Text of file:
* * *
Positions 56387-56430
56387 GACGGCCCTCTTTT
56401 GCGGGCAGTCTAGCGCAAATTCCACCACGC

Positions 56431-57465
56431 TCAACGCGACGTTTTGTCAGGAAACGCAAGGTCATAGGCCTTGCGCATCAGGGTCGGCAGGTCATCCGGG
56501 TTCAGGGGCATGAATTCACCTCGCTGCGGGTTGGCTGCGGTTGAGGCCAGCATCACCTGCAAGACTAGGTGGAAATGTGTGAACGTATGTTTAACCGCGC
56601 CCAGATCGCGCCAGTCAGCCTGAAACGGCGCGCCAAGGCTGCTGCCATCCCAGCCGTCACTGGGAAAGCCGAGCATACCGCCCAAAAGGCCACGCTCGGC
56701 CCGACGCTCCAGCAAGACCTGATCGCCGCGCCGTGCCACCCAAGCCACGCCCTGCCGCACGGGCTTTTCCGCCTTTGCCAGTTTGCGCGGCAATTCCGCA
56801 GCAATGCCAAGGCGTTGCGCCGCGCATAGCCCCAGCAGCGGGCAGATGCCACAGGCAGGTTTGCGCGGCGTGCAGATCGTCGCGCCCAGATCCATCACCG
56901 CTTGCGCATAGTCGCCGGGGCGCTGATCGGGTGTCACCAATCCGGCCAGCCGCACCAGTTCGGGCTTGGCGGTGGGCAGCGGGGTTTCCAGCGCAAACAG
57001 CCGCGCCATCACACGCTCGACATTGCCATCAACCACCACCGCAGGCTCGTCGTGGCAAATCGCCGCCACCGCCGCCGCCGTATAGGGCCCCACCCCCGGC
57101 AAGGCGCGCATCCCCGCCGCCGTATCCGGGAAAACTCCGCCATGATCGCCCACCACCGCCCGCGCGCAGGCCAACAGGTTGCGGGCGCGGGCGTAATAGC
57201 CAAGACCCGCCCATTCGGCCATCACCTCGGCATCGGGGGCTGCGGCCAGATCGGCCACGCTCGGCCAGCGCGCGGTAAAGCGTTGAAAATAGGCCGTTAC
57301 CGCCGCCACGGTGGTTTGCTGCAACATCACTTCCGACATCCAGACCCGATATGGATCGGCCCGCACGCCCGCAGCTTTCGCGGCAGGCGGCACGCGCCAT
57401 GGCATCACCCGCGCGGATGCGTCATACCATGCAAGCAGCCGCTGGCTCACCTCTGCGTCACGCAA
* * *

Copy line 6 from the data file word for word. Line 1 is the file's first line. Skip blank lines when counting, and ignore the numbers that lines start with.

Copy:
56501 TTCAGGGGCATGAATTCACCTCGCTGCGGGTTGGCTGCGGTTGAGGCCAGCATCACCTGCAAGACTAGGTGGAAATGTGTGAACGTATGTTTAACCGCGC